Sunset over the mine this week

For more beautiful sky images, please click here

Thursday, September 12, 2013

Sad news for South African Expats in Mwadui

Our friend Richard has passed away. 

Two days ago my friend Rina (Richard/Dick and Rina are the owners of Topsy and Tipsy, the kittens we're looking after) phoned me to say that Dick had been admitted to hospital in South Africa. He had a severe case of malaria. Malaria is a serious tropical disease which takes from 12 - 28 days to incubate. You may contract in Africa, fly out to South Africa and start to feel ill a few days into your holiday. It apparently incubates on the flight over. It's one thing to get malaria here in Africa where the disease is well-known and where the doctors treat the patients without delay. However, to be ill with malaria in South Africa, where the tropical diseases are not well-known, is positively treacherous. 

During the early hours of Wednesday morning, Dick was transferred to ICU. Rina phoned me to tell me this,  and asked if I'd phone his company here in Mwadui to let them know they wouldn't be able to board the plane back to Dar on Thursday. (today) 

During the day, I spoke to Rina several times. She was very upset and kept breaking down while we spoke. She said that Dick's pallor was very yellow and the doctor told her that his one kidney had stopped functioning. Later that day, they told her that his body was so riddled with parasites, that the medication wasn't having an effect anymore.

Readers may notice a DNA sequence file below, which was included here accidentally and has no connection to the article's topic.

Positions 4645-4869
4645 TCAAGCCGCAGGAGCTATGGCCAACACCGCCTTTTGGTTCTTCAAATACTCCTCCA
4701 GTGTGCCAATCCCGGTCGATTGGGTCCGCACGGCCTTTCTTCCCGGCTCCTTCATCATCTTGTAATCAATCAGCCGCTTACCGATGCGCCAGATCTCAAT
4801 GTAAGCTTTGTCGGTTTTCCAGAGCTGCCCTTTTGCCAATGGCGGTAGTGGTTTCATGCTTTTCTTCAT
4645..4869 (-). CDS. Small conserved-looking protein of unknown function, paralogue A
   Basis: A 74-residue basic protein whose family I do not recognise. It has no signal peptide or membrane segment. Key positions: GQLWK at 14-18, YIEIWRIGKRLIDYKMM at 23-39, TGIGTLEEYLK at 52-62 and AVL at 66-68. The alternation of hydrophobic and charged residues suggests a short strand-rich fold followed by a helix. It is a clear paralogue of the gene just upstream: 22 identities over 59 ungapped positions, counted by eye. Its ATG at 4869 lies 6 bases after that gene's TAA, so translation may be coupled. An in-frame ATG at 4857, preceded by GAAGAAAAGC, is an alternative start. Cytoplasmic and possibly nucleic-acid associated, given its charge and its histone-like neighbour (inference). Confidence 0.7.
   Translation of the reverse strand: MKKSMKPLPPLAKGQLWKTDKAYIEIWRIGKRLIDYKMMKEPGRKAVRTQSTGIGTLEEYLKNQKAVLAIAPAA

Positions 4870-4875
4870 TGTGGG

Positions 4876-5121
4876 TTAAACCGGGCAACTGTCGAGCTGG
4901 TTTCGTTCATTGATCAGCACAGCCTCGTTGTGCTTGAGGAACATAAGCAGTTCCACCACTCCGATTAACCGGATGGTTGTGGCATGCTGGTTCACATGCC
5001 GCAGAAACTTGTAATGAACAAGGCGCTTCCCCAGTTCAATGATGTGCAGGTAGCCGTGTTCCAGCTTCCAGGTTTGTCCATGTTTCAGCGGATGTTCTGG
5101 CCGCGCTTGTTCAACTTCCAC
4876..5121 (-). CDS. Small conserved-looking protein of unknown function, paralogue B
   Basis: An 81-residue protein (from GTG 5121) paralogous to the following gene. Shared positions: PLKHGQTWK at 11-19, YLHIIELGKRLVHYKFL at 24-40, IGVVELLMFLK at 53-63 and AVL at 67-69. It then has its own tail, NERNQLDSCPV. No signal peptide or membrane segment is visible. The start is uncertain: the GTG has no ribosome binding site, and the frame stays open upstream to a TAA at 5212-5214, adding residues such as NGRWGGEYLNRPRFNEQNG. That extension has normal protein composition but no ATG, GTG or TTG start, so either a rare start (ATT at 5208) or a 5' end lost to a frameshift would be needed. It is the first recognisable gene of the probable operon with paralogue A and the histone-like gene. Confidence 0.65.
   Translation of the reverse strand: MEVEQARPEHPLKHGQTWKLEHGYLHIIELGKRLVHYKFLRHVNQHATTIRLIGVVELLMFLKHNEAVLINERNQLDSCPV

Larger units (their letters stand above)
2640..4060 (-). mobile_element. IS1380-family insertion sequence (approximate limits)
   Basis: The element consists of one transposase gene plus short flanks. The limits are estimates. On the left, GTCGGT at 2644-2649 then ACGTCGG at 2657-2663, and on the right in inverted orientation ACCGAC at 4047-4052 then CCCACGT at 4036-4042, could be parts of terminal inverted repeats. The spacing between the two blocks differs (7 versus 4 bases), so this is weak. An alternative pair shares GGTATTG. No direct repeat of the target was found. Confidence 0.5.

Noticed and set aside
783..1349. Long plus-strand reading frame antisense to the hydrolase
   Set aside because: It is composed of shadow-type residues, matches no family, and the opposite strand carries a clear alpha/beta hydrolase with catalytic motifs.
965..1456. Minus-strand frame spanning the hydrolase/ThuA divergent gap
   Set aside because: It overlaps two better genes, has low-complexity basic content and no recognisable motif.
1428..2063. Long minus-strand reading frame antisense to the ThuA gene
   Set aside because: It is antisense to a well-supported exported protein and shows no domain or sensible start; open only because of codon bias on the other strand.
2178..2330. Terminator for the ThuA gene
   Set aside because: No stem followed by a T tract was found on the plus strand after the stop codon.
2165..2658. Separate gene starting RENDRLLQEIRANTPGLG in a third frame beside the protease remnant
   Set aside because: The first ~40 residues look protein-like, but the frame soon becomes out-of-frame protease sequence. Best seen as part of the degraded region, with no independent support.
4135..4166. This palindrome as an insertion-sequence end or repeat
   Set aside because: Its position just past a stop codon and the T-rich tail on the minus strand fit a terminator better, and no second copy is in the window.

When Grant and I awoke this morning, I breathed a sigh of relief. I was sure that because I'd not heard from Rina late last night, he may have improved. An hour later Grant phoned me from work and said he had just heard from a very distraught Rina. Dick had died during the night. 

This news has shaken every expat on this site. Although Dick and Rina only arrived in Mwadui during February this year, they were loved by each and every South African and by almost all the Tanzanians who knew them. 

A genteel and gentle man, was Richard

 And a true English gentleman who adored his wife, Rina

Peace be with you, Richard. And all courage to you, dearest Rina!

Stalk/Stork Tea

I'm sorry about the confusion. Being Wordless Wednesday, I couldn't explain the photo in yesterday's post. I know some readers were confused by the word "stalk" and me referring to a new avian species. I think the following explanation might help shed some light on the post and title.

In South Africa, when a surprise party is thrown for an expectant mother, it's called A Baby Shower, A Stork Tea or a A Stork Party. The organizers of this particular Baby/Stork Tea Party whose mother tongue isn't English, obviously used the wrong word.

I hope this is a little clearer now!
Should read: Lulu's Stork Tea


At the beginning of the week, I SKYPED John, who with Debbie and their children, is still in the Drakensberg. We're not sure if we're going to be in time to meet up with them this time, although we'll give it a good try. John sent me photos in the interim.

Ten-year-old Eryn riding Misty, one of their two ponies on the farm